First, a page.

|Marcie and David preparing the dinghy for the ride back to the boat. I took this picture at the wet landing by the beach bar/restaurant on the day that I went on the long and enjoyable beach walk.||Here the roles are reversed as I stay on the boat and Marcie and David make a run to shore. While cruising, you use the dinghy just like you might use the family station wagon at home.|
|While we were cruising around in our dinghy looking at boobies, penguins, and sea-lions, we met the Danish couple in their dinghy heading back to their boat.|
Friday, April 16, 2004 (Day 19 in the Galápagos Archipelago)
This is the day we went on the reef shark trail, but we also had some chores to do. David wanted to purchase some fuel for the boat, and like at Isla Santa Cruz, fuel is available but the logistics are a little difficult. Marcie had arranged with Richar to procure some diesel, plus some drinking water. Although Nine of Cups has a watermaker, we don't use it in the harbor because the sensitive filtration membranes can get damaged by the kind of pollution typically found in harbors.
Early in the morning we went ashore and dropped off four five-gallon diesel jugs and four five-gallon water jugs with Richar. Later in the afternoon, Marcie and David went ashore to pick up the jugs and pay Richar. The water was actually collected as rainwater which may have become contaminated, so Marcie wanted the water chlorinated (by adding a little Clorox while the water is in the jugs). Although the chlorine kills any germs, it also imparts an off-taste like over-processed city water. By comparison, the water produced by the boat's watermaker is absolutely first-class, pure and tasty.
Sunday, April 18, 2004 (Day 21 in the Galápagos Archipelago)
Today was a lazy day. We'll be leaving soon so we need to start stocking-up on provisions. Marcie and David dinghied ashore early to drop off a provisioning list with Richar. We asked for various fruits and vegetables that are locally grown, and Richar knows the best places to get them. Other than that small trip, everybody stayed aboard.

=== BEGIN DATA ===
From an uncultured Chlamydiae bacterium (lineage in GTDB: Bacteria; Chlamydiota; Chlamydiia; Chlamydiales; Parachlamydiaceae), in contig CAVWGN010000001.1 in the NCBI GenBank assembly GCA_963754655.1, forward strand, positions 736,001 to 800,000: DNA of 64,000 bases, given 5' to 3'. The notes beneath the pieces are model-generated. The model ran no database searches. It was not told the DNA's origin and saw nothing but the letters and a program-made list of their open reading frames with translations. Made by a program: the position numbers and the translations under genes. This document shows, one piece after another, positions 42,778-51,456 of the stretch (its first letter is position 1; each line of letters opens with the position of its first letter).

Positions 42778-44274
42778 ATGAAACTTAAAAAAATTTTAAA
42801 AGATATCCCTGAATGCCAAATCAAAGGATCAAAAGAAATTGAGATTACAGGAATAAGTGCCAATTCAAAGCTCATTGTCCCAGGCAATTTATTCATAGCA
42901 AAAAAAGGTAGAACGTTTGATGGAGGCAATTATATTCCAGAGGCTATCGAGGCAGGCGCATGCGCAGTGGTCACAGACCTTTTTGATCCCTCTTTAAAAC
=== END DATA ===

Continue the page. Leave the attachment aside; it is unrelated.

I spent a lot of time writing in my journal which was a few days behind. I also finished reading Angela's Ashes, a terrific autobiography about the author's dirt-poor childhood growing up in Ireland. It was very well-written and a real page-turner, and in fact had won a Pulitzer Prize and had been made into a movie. When you read about the misery that other people have suffered through (where children starved to death), it makes you realize how fortunate you've been. A lot of it is just fate—you can't control when or where you're born, or to whom.
For our afternoon snack Marcie made her famous chocolate brownies. Store-bought brownies usually include vegetable oil and eggs, but Marcie uses mayonnaise instead. It sounds a little weird, but mayonnaise after all is just vegetable oil and eggs. When cruising, it's easier to lay-in a long-term supply of mayonnaise (which keeps when unopened) as opposed to eggs or even oil which can spoil.
The island's supply ship was anchored in the deeper water of the harbor and throughout the day they unloaded mixed cargo and ferried it ashore in small barges. At one point, a barge returned to the ship piled high with empty propane tanks. Earlier in our visit, we had seen a small tanker deliver bulk fuel; they barged a big fuel tank out to the tanker where it was filled and returned to shore. Late in the afternoon, the gravel ship backed away from the panga dock and departed, slowly maneuvering through the shallows using several pangas as tugboats to nudge the ship this way or that way. The pangas had earlier placed several buoys to define the very narrow channel of deeper water. (Panga is the local term for a small outboard-powered fishing skiff.)
For dinner, Marcie made teriyaki chicken which we ate using chopsticks. One thing's for sure, we'll never starve on this boat, not as long as Marcie runs the galley. Despite the good food, I've actually lost weight, since I stay away from junk food and super-sized portions.
|The big ship is the landing craft that delivered road-paving gravel to Puerto Villamil; they are now departing and passing through the anchorage. The name of the ship is El Morro, and on the side it says Gobierno Provincial De Galápagos which is the official name of the Galápagos government. In the foreground you can see a barge being propelled by a panga; the barge is piled high with propane tanks that they're bringing to the supply ship, at anchor in the deep-water section of the harbor.||Speaking of the supply ship, here it is, rolling gently in the swell. The name on the ship is Marina 91; you can see a barge tied-up alongside.|
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